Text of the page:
Hatshepsut, the pharaoh woman who survived oblivion
Few women in history have had the power who were able to exercise the pharaoh women of ancient Egypt. The first pharaoh woman may have been, around 3,100 BC, Merneith.
Merneith was probably the senior royal wife of Djet, the fourth pharaoh of the first dynasty, but also the mother of Den, fifth male pharaoh of the same dynasty. Inscriptions discovered in January 2016 confirmed that Merneith (whose tomb was discovered in 1900 at Abydos) was the Queen Regent, while it is not certain she has even ruled as pharaoh.
A precedent, Nefrusobek
The woman who certainly governed as pharaoh was Nefrusobek (sometimes called Sobekneferu), the daughter of the pharaoh Amenemhat III, who around 1,800 BC, after the death of her brother Amenemhat IV, was the last pharaoh of the XII dynasty, ruling for less than four years.
After Nefrusobek, whose burial has not been found so far, it was necessary to wait until 1,513-1,507 BC to see again a woman on the throne of the high and low Egypt.
Hatshepsut, the woman who became pharaoh
To ascend to the throne where she remained for 22 years was Hatshepsut, fifth sovereign of the XVIII dynasty, the only daughter of Thutmose I and his primary wife Ahmose, after having being the main wife of Thutmose II, at the death of this one, being the future Thutmose III (son of Thutmose II and a secondary wife, Iset, and grandson of Hatshepsut) a kid of just 3 years.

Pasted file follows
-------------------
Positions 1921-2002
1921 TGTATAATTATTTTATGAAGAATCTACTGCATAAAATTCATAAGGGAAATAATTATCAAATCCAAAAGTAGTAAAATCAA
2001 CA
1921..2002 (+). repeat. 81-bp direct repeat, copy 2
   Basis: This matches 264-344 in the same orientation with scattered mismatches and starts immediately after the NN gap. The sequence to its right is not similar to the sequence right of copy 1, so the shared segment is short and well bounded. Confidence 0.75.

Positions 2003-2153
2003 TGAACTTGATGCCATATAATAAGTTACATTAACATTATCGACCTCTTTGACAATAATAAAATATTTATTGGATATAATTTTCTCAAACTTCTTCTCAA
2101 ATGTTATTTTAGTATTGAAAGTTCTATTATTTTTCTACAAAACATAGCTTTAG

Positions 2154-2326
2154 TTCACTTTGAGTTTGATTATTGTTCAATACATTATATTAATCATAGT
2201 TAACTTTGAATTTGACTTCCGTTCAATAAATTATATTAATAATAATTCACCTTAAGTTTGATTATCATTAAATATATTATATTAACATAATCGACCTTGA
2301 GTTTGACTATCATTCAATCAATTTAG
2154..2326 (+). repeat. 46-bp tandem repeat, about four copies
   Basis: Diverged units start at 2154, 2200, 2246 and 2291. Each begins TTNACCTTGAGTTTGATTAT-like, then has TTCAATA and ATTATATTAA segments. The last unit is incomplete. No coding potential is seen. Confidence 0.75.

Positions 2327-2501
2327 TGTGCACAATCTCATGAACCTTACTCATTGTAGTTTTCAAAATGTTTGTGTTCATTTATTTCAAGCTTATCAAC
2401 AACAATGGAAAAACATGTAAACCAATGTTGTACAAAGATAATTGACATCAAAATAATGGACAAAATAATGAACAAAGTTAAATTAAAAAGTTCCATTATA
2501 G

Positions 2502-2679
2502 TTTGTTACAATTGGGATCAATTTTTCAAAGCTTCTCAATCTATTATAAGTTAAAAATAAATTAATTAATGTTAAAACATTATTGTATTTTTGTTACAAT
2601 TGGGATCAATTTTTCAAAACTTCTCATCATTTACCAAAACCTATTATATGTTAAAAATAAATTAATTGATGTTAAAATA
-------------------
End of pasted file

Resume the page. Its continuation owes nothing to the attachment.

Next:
First blown together with her father in the Valley of the Kings (KV20 tomb), Hatshepsut was later moved during Thutmose III reign.
If the pharaoh women who had preceded her had been exceptions, Hatshepsut had to be considered, at some point in history, between the end of the reign of Thutmose III and the beginning of that of Amenofi II an awkward figure to make her disappear.
Destroyed statues, resculpted cartouches, transferred mummy: what have Hatshepsut done to deserve such manner is still not clear, but at least we found her mummy again. In 1903 Howard Carter (future discoverer of Tutankhamon's tomb) found the KV60 tomb with the remains of Hatshepsut's nurse, Sitra, and of an unknown woman.
The mummy rediscovered
In 2007 Zahi Hawass carried this mummy to the Egyptian Museum in Cairo and bingo! The mummy could only be that of Hatshepsut, even combing the missing tooth with the molar found in a Canopic canopy made of ivory with the incised name of Hatshepsut discovered in the famous cavity of real mummies of Deir el-Bahari (where over 50 mummies were found).
So the woman who had been condemned by her successors to oblivion, who in the centuries became a legend then one of the greatest archaeological mysteries, finally being the object of a true treasure hunt for centuries, has been rediscovered.
Hatshepsut was not the only pharaoh woman
Hatshepsut, the pharaoh woman, the only one among many to be remembered for eternity, even managed to defeat even the damnatio memoriae, also suggesting reconsideration about the role and the power of other possible pharaoh queens as Nimaathap (III dynasty, surely regent for her son Djoser), Ahhotep I (XVII dynasty, surely regent between the reigns of her two sons Kamose and Ahmose), Ahmose Nefertari (XVIII dynasty, surely regent for Amenofi I).
Women who, unlike in ancient Greece or Rome, exercised great prestige and had great power, until men envious of their success didn't decide that it was better to relegate them in the shadows, in order not to risk. A well-designed project, but that did not hold to the comparison with Hetshepsut the great.